Use this URL to cite or link to this record in EThOS: http://ethos.bl.uk/OrderDetails.do?uin=uk.bl.ethos.491945
Title: The smaller peace process in Northern Ireland :case studies of local government promoting good relations
Author: Goldie, Rosamund Pauline Morah
Awarding Body: Queen's University of Belfast
Current Institution: Queen's University Belfast
Date of Award: 2008
Availability of Full Text:
Full text unavailable from EThOS.
Please contact the current institution’s library for further details.
Abstract:
This thesis examines the peace process in terms of building and sustaining trust in post-conflict Northern Ireland local District Councils, alongside the structural reforms arising from the Belfast Agreement. It asks if local government has implemented the statutory duty to promote good relations, as well as equality, under Section 75 of the Northern Ireland Act (1998), and whether this amounts to mainstreaming. It is a qualitative case study of three local Councils, focusing on fonnal politics. Promoting good relations rests on politicians' ideological alignment however committed senior .officials are to mainstreaming equality and good relations. The thesis shows evidence that it suited Nationalists to mainstream equality and good relations - in the political development of the peace process - whereas it suited Unionists to resist this process before the St Andrews Agreement and the restoration of a devolved power sharing Northern Ireland government. It also refutes alleged 'conflict' between the Section 75 duties. It critiques the dominant Equity, Diversity and Interdependence (EDI) model of good relations. Since dialogic mechanisms are central to democratic renewal and peace-building, theorising promoting good relations adopts a 'conversational canvas'. This proposes a 'conversational' model which incorporates the principles of EDI and a robust notion of mainstreaming, where the driver is social justice rather than the business case. Finally it proposes that current government policy is reviewed with intent to ground 'A Shared Future' in equality and human rights discourses. It is necessary to embed the core principles of the peace agreement in policy and practice if Northern Ireland is to sustain and strengthen the existing peace.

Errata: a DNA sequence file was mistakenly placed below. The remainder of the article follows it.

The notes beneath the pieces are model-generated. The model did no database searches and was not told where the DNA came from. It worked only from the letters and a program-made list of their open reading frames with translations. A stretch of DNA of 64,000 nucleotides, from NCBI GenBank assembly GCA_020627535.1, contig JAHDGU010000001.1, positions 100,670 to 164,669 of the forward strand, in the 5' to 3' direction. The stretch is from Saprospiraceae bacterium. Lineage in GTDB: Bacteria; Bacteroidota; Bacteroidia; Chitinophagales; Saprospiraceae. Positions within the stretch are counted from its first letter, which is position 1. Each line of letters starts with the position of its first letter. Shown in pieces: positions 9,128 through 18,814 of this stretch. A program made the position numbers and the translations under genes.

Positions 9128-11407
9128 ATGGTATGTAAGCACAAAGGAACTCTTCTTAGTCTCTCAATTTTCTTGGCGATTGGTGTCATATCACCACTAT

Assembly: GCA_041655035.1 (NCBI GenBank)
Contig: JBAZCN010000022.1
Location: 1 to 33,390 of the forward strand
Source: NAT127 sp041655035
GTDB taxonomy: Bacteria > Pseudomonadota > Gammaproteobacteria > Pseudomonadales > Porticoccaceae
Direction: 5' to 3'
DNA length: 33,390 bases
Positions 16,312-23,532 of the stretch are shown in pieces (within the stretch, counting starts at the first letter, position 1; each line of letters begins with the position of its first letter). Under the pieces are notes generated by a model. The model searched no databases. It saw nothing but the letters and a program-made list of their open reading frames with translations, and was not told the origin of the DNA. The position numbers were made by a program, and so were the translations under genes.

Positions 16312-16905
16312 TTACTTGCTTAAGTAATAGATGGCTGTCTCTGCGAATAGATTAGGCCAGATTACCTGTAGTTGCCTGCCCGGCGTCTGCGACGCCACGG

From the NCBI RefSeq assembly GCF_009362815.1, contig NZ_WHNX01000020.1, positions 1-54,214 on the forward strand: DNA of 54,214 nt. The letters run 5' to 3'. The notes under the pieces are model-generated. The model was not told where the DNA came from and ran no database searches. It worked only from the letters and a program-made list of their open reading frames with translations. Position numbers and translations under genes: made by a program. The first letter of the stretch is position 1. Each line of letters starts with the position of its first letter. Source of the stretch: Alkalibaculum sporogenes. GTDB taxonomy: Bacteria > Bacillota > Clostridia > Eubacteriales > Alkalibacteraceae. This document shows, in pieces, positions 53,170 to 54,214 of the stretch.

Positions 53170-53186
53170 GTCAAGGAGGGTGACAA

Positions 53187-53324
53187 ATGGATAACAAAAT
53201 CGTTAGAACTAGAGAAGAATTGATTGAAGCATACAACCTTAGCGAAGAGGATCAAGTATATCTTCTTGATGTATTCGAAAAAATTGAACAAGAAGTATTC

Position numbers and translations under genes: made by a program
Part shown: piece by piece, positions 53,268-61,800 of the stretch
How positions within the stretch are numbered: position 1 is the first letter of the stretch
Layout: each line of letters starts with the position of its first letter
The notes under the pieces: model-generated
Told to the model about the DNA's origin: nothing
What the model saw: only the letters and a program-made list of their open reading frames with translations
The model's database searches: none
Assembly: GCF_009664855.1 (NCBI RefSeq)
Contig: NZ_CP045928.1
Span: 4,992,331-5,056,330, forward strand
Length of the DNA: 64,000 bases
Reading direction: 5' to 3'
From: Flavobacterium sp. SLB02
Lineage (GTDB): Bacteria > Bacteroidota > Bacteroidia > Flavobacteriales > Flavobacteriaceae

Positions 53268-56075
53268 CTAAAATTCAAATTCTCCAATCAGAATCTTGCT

Supervisor: Not available Sponsor: Not available
Qualification Name: Queen's University of Belfast, 2008 Qualification Level: Doctoral
EThOS ID: uk.bl.ethos.491945  DOI: Not available
Share: